G-36 Free Communication/Poster - Physical Activity and Cognition in Youth and Young Adults Saturday, June 4, 2016, 7: 30 AM - 11: 00 AM Room: Exhibit Hall A/B
PURPOSE: The present study investigated the relationship between cardiorespiratory and muscular fitness with working memory and academic achievement in preadolescent children.
METHODS: Seventy-six 3th - 5th grade children (10.1 ± 0.6 year) completed a cardiorespiratory fitness assessment using a graded exercise test; a muscular fitness assessment consisting of upper body, lower body, and core exercises; a serial n-back task to assess working memory; and an academic achievement test of mathematics and reading.
RESULTS: Two-step hierarchical regression analyses revealed that after controlling for demographic variables (IQ, Sex, Grade) in step 1, muscular and cardiorespiratory fitness (entered in step 2) were significant (ΔR2 ≥ .102, F’s ≥ 2.394, p’s ≤ .017). Muscular fitness was associated with greater d’ (β = .032, t = 2.394, p = .019, pr = .32) and response accuracy (β = .559, t = 2.436, p = .017, pr = .32) in the 2-back but not the 1-back condition of the n-back task, suggesting a relationship between muscular fitness with tasks that place greater demand on working memory. Cardiorespiratory fitness was associated with increased mathematic performance in algebraic function (β = .009, t = 2.064, p = .043, pr = .28).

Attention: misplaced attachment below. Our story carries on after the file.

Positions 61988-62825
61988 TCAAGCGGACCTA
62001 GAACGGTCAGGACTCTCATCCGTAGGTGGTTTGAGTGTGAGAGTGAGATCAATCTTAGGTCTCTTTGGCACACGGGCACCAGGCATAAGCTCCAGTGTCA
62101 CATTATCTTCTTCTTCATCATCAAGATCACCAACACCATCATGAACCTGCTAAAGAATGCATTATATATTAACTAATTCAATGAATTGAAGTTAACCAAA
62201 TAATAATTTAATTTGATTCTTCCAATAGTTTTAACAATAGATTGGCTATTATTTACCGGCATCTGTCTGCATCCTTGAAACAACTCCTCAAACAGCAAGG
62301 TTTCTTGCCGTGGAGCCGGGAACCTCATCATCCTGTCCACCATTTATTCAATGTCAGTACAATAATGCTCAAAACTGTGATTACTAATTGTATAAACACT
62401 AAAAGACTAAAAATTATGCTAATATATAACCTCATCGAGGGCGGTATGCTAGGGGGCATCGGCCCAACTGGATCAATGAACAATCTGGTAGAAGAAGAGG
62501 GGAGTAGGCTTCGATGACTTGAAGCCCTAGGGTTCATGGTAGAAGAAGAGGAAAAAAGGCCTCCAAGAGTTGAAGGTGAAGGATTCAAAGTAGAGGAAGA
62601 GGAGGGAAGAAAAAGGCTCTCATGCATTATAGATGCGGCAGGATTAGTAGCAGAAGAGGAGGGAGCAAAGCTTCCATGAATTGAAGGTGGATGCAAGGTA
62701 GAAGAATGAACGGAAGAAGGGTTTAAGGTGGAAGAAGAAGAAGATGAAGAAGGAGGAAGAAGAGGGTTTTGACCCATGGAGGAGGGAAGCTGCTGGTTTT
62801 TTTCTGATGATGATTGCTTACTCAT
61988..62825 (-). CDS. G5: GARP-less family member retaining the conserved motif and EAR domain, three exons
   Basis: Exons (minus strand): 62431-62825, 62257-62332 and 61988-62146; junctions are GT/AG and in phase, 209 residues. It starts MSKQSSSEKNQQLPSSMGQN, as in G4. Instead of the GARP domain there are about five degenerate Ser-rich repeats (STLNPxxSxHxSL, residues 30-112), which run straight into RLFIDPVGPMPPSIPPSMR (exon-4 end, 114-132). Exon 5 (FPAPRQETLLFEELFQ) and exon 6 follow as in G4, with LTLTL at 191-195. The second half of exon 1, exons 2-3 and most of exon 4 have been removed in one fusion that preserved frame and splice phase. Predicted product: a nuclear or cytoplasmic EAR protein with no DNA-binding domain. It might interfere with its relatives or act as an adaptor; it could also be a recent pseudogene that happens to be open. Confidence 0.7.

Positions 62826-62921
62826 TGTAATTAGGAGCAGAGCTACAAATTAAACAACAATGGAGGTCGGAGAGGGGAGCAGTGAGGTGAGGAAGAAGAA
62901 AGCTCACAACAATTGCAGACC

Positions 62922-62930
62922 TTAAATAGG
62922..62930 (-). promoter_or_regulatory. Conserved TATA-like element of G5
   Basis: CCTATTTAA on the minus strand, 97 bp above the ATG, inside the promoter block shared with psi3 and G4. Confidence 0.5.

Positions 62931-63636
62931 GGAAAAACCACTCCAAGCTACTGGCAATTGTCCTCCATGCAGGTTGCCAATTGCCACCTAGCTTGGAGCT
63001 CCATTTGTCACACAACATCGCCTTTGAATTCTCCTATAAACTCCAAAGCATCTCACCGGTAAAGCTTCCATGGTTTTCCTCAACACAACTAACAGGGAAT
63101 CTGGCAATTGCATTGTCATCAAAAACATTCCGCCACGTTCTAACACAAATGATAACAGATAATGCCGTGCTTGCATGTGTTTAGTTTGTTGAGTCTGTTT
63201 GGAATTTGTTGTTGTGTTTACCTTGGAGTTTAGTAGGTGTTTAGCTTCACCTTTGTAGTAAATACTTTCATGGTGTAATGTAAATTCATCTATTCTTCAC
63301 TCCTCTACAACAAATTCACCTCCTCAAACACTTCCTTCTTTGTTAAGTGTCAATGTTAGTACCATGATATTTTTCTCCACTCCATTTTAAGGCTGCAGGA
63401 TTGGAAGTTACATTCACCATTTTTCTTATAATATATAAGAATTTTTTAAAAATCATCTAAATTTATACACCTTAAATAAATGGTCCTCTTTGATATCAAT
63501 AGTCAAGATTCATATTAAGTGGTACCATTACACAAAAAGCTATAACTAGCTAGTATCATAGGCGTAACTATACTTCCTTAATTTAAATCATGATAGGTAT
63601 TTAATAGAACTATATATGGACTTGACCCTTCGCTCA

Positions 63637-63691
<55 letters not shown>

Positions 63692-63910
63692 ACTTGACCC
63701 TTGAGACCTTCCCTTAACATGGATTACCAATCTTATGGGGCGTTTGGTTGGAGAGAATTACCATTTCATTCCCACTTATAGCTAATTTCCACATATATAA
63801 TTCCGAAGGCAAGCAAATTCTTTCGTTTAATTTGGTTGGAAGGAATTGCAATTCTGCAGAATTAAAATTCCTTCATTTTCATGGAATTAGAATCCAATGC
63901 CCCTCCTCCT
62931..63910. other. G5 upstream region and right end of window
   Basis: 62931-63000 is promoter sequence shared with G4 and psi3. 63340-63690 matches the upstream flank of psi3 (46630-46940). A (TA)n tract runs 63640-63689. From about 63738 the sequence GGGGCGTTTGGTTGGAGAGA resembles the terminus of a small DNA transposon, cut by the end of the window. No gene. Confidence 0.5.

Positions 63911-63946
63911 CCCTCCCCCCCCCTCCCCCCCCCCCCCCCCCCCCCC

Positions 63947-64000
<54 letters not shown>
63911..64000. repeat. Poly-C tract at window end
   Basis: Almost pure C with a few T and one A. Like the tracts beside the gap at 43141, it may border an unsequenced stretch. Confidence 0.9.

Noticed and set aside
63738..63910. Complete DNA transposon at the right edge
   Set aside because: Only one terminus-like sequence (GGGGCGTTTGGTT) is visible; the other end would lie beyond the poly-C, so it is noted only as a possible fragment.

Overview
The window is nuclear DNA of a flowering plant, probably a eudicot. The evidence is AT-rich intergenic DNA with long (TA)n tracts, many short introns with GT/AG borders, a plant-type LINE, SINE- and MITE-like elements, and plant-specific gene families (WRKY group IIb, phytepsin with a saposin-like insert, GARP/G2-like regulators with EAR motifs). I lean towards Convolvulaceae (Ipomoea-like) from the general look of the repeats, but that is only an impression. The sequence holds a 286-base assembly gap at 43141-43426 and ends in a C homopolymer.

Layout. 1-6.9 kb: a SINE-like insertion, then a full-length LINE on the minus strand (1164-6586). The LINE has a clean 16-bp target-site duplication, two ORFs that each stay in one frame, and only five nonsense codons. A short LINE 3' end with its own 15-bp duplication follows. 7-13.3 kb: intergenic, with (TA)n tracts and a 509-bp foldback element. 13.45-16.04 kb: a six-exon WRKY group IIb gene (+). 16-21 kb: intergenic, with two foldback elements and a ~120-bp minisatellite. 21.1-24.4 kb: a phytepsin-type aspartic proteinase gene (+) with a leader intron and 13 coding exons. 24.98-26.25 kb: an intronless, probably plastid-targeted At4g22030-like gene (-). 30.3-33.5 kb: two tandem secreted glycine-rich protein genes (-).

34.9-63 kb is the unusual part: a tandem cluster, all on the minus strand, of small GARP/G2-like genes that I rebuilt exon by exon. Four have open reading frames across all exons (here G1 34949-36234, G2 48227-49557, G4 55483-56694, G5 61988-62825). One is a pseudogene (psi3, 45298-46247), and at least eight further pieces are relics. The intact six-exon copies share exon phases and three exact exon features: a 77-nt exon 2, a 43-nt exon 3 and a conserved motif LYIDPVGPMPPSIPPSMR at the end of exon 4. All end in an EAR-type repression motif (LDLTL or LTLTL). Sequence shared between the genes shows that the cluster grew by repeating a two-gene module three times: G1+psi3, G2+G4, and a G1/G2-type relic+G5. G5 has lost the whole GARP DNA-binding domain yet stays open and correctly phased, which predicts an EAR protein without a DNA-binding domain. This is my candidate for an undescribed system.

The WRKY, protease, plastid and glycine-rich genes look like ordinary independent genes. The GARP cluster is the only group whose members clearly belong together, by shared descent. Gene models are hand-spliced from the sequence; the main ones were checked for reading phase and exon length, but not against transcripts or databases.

CONCLUSION: The current findings reveal a positive association between muscular fitness and working memory as well as cardiorespiratory fitness and mathematic performance, suggesting specificity in the relationship between each of the fitness domains with cognition and academic achievement. Importantly, these results implicate the importance of both cardiorespiratory and muscular fitness to cognitive health during preadolescence.